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Updated by emijoy17 on Feb 18, 2017
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emijoy17 emijoy17
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Elements of the Orchestra

Here is a list of orchestral instruments and their seating arrangement within the orchestra! We will also be studying famous orchestral works throughout the eras! Baroque: Handel's Water Music Suite No. 1 in F, HWV 348 : Hornpipe - Classical: Mozart's Eine kleine Nachtmusik - Romantic: Berlioz Symphonie Fantastique - 20th Century: Copland's Appalachian Spring

Slatkin conducts Appalachian Spring

This is Appalachian Spring by Aaron Copland (1900-1990). This is a great example of 20th Century music!

Rationale: I chose this because I want students to get an idea of how orchestral music sounded in the more modern era compared to earlier orchestral music. I tried to choose something that could be somewhat recognizable so that's why I chose Appalachian Spring by Copland.

Mozart: Eine kleine Nachtmusik - Concertgebouw Kamerorkest - Live Concert - HD

A very famous work of Mozart - a composer of the Classical Era - note the size of the orchestra!

Rationale: I chose this because it shows both visually and audibly the difference of orchestra between the Classical and Romantic era. This is a very famous piece so I want students to be able to distinguish that this came from the 18th century!

Berlioz: Symphonie fantastique (complete performance)

Berlioz: Symphonie fantastique - (please start video at 43:15) this is the fifth movement performed by the Chicago Symphony Orchestra, this is an example of program music, the music is meant to tell a story! In this fifth movement the composer describes a witches' gathering; again, not the size of this orchestra compared to the others!

Rationale: I chose this because of my description - it is one of the best examples of program music out there. Symphonie Fantastique was practically the birth of program music - also a GREAT representation of the grand structure of the Romantic period orchestra!

Handel: Water Music, Hornpipe; FestspielOrchester Göttingen, Laurence Cummings, director 4K

The Hornpipe from Handel's Water Music (HWV 349), performed by the FestspielOrchester Göttingen, Laurence Cummings, director. 4K video from the Gala Concert ...

Rationale: This is my Baroque example of an orchestra, what I love most about this and the main reason I chose this was because the orchestra uses period instruments. This orchestra is also the correct size for the Baroque era and does not have a standing conductor; they have a leader at the harpsichord. I chose this group because they play a recognizable piece with historically accurate instruments!

Orchestra Seating Chart

This link will show you the development of orchestra seating over the eras! No, it has not been the same throughout all of history!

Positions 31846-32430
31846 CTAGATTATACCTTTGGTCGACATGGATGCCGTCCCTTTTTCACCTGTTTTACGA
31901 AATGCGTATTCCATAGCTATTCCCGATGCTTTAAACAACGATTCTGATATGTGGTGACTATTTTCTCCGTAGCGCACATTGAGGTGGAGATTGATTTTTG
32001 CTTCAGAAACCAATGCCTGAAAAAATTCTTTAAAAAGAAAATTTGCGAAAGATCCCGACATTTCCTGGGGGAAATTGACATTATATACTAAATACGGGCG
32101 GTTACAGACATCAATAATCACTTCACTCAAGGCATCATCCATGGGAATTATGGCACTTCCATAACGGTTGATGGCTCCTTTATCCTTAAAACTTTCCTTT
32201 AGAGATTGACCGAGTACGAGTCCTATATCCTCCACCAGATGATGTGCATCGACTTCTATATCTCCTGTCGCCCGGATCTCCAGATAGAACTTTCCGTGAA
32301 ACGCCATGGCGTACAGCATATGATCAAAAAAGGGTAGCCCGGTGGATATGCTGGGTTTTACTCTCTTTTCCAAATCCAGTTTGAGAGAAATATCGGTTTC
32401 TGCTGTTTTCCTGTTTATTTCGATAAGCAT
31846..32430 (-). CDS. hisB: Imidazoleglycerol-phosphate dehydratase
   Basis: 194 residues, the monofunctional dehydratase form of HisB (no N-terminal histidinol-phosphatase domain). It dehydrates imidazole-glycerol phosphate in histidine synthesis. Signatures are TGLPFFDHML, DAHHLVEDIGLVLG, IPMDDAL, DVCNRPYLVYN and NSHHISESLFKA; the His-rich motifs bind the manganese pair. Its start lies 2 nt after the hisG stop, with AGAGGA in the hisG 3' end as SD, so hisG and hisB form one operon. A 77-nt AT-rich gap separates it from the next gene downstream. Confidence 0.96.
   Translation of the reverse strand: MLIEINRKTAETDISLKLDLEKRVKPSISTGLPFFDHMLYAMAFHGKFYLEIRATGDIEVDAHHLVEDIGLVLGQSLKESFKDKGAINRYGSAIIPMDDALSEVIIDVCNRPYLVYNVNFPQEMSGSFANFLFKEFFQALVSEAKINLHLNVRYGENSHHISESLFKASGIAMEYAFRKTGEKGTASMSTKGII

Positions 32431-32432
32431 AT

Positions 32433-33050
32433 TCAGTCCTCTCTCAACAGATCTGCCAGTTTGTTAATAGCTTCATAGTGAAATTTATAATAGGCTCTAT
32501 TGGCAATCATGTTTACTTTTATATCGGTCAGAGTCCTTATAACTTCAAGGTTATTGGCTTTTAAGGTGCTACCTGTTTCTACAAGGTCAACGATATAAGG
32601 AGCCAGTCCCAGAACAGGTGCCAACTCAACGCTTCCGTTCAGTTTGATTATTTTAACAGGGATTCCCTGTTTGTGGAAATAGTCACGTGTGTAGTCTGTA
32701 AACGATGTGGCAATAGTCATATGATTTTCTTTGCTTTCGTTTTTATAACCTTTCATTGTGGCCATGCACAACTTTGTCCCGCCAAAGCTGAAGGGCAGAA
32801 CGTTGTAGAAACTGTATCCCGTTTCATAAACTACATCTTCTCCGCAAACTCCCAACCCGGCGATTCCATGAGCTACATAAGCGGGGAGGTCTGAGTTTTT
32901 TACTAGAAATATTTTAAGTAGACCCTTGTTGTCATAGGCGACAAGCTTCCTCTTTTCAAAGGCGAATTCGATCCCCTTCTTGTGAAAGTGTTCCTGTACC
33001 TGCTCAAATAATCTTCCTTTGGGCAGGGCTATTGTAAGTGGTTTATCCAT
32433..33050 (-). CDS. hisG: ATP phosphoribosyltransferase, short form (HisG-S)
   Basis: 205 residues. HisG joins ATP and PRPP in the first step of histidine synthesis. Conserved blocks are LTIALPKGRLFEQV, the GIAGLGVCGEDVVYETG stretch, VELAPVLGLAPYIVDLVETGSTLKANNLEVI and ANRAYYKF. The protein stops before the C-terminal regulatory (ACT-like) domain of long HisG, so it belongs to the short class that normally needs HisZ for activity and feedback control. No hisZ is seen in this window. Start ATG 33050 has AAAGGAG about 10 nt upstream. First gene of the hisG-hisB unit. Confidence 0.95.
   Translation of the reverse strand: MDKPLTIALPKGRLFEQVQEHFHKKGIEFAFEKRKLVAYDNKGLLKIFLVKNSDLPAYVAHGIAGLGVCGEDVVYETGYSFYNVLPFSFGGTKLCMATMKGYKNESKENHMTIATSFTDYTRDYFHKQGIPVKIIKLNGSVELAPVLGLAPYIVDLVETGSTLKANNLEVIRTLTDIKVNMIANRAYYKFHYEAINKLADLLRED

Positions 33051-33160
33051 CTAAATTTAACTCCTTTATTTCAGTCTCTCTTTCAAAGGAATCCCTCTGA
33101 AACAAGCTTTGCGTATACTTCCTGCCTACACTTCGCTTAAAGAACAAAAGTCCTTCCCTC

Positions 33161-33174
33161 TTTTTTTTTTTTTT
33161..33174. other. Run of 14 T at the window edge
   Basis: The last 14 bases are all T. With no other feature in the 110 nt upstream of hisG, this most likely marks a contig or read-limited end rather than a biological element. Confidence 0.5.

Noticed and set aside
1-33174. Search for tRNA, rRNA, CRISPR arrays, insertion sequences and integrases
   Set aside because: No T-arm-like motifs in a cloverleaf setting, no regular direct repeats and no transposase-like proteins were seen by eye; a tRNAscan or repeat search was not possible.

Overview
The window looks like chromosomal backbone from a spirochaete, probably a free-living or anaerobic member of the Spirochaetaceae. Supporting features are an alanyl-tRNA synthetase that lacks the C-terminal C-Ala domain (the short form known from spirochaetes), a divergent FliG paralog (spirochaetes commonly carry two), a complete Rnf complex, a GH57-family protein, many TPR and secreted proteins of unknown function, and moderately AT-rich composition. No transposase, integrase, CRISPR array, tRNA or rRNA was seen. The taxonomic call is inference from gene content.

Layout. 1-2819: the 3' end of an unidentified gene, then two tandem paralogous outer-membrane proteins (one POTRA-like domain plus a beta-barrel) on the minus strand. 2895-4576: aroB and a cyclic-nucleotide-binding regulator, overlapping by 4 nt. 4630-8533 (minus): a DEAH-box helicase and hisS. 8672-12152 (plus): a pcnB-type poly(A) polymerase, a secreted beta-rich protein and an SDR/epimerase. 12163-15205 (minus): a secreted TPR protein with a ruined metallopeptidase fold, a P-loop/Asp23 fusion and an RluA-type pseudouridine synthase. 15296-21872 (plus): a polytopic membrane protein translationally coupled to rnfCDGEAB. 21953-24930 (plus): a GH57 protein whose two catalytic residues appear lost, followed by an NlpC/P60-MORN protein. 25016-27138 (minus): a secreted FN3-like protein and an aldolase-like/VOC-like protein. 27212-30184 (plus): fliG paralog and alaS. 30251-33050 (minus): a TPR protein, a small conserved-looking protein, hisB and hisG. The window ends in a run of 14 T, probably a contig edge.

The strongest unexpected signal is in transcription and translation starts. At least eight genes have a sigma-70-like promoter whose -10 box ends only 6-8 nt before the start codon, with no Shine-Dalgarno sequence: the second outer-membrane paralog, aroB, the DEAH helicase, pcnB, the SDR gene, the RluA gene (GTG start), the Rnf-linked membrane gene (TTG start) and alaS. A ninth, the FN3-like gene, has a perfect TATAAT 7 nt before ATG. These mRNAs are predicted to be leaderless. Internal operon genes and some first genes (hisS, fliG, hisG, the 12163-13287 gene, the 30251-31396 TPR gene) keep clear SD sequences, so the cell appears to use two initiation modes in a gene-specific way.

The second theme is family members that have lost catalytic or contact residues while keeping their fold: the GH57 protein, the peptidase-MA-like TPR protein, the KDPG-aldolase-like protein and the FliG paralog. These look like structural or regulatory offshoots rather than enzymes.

Rationale: I chose this because it is interactive and visually shows how the orchestra changed and developed over the eras.

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Orchestra seating chart

Orchestra seating chart

Use this as a basic guide for today's orchestra!

Rationale: this is a good basic visual of the orchestra that can be a quick reminder for students where instruments belong in the orchestra.

Khan Academy

Click on this link to learn about the different instruments of the orchestra and how they function, you don't have to watch all the videos, watch what you are interested in!

Rationale: I chose this because it goes deeper into what each instrument of the orchestra does! Students can watch a video of an actual professional who knows all the ins-and-outs of their instrument.

What is the role of the Conductor?

What's up with the guy waving his arms in the front? Watch this video to find their purpose!

Rationale: A lot of times we overlook teaching about what the conductor is there for when it is actually rather important so I want to make sure the students know that there is a purpose to the guy with a stick in the front.

The Orchestra Turning Trash Into Music

A community in Paraguay is turning their trash into treasure, proving that beauty and creativity are all a matter of perspective. Read this for extra inspiration!

Rationale: This is something a little more fun that I found. I want students to embrace creativity when they see this group of students like them making their own instruments I think it could inspire them to appreciate what we have but also inspire them to create using what they have - no matter how little they may have.

Orchestra

This is a link to play a fun game of identifying instruments! Have fun!

Rationale: This game is really cute but will challenge students who are learning what each instrument sounds like and looks like. I like that it is interactive and then at the end plays a song for the student.